EUREKA MOMENT IN THE MEADOW

For the last three years I have been attempting to cultivate a difficult corner in our ‘meadow’.  It is a very uncultivated  area of grassland, apart from mowing, which is a slalom that hubs undertakes, not me. I cannot handle the petrol mower. He’s glad of it I believe, as it’s a task that is uniquely his own. I don’t mind at all!

Why is grass-cutting a slalom? About the time of year when you have to decide to do a cut, our wild orchids burst forth and flower. They are prettily  multiplying. Last year we discovered amongst the ‘crop’ of Orchids one that was a bit different. To my surprise, research threw up that it is known as the Common Spotted Orchid.  The spots are on the leaves. These Orchids are becoming hard to find.  Anyway, hubs carefully mows around all of the Orchids. How he manages to control that heavy bit of machinery to such a fine art, I do not know.  It’s paying off though, as this year I saw that we had increased our Common Spotted Orchids by 100%: we now have two!  One is at the front of the house and the other one is near the whirly washing line at the back of the house.

Common spotted Orchid-a rarity

The difficult corner is a nice sunny corner where I have seen plants thriving then suddenly horribly wilt and die.  Hubs was creating a bund there between us, the chain link fence and our neighbouring farm. When the sheep are milling around behind the fence, there is likely to be all sorts of temporary run off courtesy of them. In addition, to keeping unwanted nettles and other grassy weeds under control there is the occasional farm spraying just in that location, usually broadened out by the prevailing winds.  My Lamium and other hardy plants couldn’t cope with it. Yesterday, with some difficulty, I pulled out the Lamium. Talk about networks of roots.  They would have been ideal to hold the soil in position, if the circumstances had been right.  Meantime, I put on my thinking cap. Question; what grows easily and well forward of that corner? Looking around me I had a eureka moment. Of course, grass grows no problem.  So, I have planted a small cluster of evergreen ornamental grasses and for good measure, I have put a fascinating evergreen Curry Plant in the mix.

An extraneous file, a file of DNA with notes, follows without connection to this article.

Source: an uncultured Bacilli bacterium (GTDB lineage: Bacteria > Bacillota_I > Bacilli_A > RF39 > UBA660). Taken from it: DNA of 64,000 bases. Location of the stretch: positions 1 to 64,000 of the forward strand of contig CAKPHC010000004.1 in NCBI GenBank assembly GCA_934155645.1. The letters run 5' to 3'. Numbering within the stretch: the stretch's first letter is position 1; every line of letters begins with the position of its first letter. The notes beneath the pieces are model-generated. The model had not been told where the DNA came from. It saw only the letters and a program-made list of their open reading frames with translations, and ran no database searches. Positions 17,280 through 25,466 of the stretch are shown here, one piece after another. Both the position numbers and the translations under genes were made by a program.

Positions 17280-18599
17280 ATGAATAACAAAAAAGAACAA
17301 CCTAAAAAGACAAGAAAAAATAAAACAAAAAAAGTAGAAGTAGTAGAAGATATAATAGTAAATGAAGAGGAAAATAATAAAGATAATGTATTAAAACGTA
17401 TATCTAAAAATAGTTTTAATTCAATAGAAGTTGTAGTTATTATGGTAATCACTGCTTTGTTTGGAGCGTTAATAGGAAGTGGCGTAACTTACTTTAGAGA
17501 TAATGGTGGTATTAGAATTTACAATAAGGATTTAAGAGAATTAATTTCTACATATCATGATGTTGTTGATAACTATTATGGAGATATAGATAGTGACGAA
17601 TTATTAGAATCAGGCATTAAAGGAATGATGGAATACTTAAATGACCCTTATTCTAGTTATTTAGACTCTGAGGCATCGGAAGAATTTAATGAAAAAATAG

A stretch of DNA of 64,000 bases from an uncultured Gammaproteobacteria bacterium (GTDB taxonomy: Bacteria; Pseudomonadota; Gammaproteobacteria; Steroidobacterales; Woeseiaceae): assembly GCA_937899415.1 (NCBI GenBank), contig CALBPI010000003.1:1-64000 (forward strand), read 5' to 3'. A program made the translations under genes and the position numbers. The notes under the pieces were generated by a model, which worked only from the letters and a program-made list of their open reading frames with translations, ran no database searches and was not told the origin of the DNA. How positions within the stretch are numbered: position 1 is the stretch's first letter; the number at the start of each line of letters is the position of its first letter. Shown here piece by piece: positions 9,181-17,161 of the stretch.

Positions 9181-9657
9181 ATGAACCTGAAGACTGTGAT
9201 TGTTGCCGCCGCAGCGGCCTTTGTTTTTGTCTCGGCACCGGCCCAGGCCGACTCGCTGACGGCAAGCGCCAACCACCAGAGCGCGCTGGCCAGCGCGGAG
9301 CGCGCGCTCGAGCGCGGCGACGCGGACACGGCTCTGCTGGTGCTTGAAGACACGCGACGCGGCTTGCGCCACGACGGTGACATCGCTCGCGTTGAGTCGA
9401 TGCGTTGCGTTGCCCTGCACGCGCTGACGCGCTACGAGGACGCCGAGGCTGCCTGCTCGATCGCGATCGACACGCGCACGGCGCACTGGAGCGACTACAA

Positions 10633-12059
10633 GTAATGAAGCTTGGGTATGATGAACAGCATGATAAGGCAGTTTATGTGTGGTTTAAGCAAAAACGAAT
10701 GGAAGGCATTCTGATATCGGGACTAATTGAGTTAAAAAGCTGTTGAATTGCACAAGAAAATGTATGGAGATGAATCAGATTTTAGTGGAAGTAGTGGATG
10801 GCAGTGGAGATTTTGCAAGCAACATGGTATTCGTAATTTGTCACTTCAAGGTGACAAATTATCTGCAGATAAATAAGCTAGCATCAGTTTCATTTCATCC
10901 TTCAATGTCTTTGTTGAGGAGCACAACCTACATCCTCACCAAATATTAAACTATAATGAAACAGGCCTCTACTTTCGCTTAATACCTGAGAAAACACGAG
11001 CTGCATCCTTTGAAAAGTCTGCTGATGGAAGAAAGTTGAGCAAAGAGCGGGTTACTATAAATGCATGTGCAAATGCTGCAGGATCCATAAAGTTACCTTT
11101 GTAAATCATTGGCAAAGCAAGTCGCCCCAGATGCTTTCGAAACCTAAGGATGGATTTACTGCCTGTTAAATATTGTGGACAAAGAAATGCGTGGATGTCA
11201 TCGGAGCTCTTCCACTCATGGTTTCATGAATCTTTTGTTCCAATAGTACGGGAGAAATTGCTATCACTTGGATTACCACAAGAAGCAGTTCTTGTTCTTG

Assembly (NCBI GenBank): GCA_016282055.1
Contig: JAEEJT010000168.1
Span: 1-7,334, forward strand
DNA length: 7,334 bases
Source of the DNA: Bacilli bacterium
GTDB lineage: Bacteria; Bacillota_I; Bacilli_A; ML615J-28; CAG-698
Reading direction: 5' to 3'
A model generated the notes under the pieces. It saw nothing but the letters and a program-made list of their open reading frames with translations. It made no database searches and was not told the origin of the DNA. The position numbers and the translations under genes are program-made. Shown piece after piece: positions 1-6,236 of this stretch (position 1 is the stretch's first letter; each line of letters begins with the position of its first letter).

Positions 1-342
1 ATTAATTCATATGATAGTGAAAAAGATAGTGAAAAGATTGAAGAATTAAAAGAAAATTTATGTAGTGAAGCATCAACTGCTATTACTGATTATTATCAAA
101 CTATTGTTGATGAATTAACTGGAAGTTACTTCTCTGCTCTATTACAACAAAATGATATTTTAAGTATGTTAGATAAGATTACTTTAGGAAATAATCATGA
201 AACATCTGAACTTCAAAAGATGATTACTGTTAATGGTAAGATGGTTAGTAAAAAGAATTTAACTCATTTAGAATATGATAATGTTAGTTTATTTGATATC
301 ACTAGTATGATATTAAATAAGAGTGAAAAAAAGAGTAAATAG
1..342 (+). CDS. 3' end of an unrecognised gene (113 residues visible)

This was the only plant that thrived in ‘the corner’ patch last year. It came from a seed dropped courtesy of birds I suppose.  At its peak, supported by a pair of my tights, which were tied to the fence,  it stood at approximately  5ft.7″ high. We let it seed, sadly, there is no sign of it this year.

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DO NOT TOUCH

DO NOT TOUCH

Out on recent walks I came across some of nature’s curiosities. My DSLR camera has been busy. Me, well, I just edited in photos and edited out what I thought didn’t work. What was left seemed quite interesting. See what you think.

Frost And Wind Burnt Leaves May 2019
More Frost And Wind Burnt leaves May 2019

These trees were in a sheltered setting. In February this year we had an unexpected spell of very mild weather, plant life was confused. The trees leaved early, only to be caught out by a sudden dip in temperatures, frost, gales, and wintry weather. The trees will shed their leaves just like they should do in Autumn, and at a time when they should be bursting forth with the new spring growth.

Wild Life?

Sauntering down another path, we came across an interesting creature in the lee of a Gorse bush. If you peer into the bush you will see another.

Gorse Spikes

Do not touch! Nature has her own way of warning off marauders. Those Gorse spikes are nasty. You really would not want to be caught up in them. They flower all year round. At this time of year (spring/summer) Gorse puts on a good show, the flowers are abundantly at their best, as you will see in the photos above and below.

Pussy Willow Buds

We passed on by the Willow, the only one we saw.

Elegant Nettles

Nettles vigorously grew, as they do; these were in the early stages of growing and filling out, elegant and beautifully formed. Another one of Nature’s stings, best avoided. There were no Dock Leaves in sight with which to offer temporary nettle sting relief (first aid).

Silvery

These twigs were glittering like rods of shiny silver in the sunlight. The stunning effect, I knew, would be hard to capture. I guess the camera did its best.

We ambled on and near the end of our walk this tranquil scene came into view.

WALKING MY EDINBURGH SOCKS OFF

When I change my browser page to call up my blog when I am already on the correct page, it’s time to admit that I am not firing on all cylinders.

It’s Edinburgh Festivals time and I trudged miles up and down the hills of the city exploring venues yesterday.  Yesterday I walked my toes off and I have a blister on the pad of my right big toe to prove it!  Luckily, I found I had a lovely gel toe protector sleeve in my luggage – the right size too-  which has worked just great today.

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A Refreshing Drink Of Scottish Bubbly Water

Edinburgh is like a huge flower bud opening at Festivals time.  Events managements have developed a range of venues in nooks and crannies all around the city.  Whereas in the past, ‘Assembly’, for example, meant wandering up to, at most, two large locations, now, you will find “Assembly” mini hubs all about the city.   The other major venues  also seem to have spread their wings like this.  I gave up on confusion,  it made me footsore and it took up too much valuable festive time!

WHEN YOU GO DOWN TO THE WOODS…

…Surprising what you find:

Pretty Frilly Blue